With Wi-Fi coverage continuing to expand and vendors rolling out Wi-Fi-enabled handsets, many in the IT community are now looking for the inevitable next step — seamless Wi-Fi to cell handoffs. While being able to roam freely from Wi-Fi to cell networks clearly has benefits, there are also some potential pitfalls.
The first potential hurdle for Wi-Fi to cell handoffs is getting technology in place that allows the handoffs to happen. Fortunately there’s already a standard called IMS (which stands for IP Multimedia Subsystem and not Instant Messaging Service in this case) that includes building blocks such as Session Initiation Protocol (SIP) that will allow calls to roam from a Wi-Fi network to a cell network. Many carriers are already well on their way to implementing IMS architectures, so network technology isn’t a major roadblock.
So what’s standing in the way of Wi-Fi to cell handoffs? For starters, carriers need to make a business case. At the moment if someone makes a call on their cell phone from their office, the call travels over the cellular network and the carrier bills the caller. With a dual-mode handset, though, someone calling from their office could place the call over a Wi-Fi network within the building and pay significantly less than they currently pay, cutting into the carrier’s bottom line. Ultimately, this hurdle should be removed, because if current wireless carriers don’t offer dual-mode services, VoIP providers such as Vonage could begin cutting into the wireless carriers’ customer bases.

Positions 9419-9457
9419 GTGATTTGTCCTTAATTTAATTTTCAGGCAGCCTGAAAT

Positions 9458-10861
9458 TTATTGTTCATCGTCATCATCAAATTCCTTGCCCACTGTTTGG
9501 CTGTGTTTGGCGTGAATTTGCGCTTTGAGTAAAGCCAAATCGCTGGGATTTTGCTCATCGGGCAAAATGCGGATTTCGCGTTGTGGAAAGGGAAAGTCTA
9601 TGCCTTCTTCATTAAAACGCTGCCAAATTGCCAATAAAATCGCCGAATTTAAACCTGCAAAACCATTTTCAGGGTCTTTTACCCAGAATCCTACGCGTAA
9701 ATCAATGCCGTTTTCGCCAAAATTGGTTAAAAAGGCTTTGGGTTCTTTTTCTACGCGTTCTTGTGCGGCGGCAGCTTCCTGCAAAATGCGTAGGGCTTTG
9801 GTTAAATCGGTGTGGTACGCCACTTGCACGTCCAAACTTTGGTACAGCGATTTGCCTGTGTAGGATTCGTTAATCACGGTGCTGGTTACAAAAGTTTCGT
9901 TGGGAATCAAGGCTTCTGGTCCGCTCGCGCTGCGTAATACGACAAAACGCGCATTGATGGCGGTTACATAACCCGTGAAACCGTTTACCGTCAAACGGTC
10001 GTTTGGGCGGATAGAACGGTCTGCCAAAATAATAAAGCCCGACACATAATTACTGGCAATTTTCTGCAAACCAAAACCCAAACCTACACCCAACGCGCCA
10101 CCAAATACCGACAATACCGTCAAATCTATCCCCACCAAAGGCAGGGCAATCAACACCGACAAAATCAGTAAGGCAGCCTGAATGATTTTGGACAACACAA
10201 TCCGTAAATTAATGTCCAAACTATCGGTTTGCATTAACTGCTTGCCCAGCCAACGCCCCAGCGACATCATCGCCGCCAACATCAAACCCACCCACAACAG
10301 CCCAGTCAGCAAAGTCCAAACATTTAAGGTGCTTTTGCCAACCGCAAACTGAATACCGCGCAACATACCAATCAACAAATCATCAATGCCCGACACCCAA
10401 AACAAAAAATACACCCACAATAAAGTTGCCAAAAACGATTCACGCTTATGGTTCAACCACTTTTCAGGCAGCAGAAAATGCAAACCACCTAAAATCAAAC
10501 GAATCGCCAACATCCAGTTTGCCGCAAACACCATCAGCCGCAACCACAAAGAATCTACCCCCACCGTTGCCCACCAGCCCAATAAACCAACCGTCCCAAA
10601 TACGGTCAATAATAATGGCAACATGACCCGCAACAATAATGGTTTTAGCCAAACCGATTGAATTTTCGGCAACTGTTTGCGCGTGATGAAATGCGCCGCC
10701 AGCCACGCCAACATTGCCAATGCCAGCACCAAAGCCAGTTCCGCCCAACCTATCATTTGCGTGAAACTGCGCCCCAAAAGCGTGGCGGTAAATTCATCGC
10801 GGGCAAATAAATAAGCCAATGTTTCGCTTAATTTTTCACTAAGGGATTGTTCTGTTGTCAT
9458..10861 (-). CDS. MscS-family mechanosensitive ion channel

Perhaps the biggest remaining problem for Wi-Fi to cell roaming is more practical than technical. If an employee is making an international call to Paris, for example, from the Wi-Fi network in the office and continues the call as she leaves the building and roams onto the cellular network, she could rack up a very large and unexpected calling charge. Carriers and their customers have to figure out how to get around the issue of how callers roam from a low-cost Wi-Fi network to a relatively high-cost cellular network before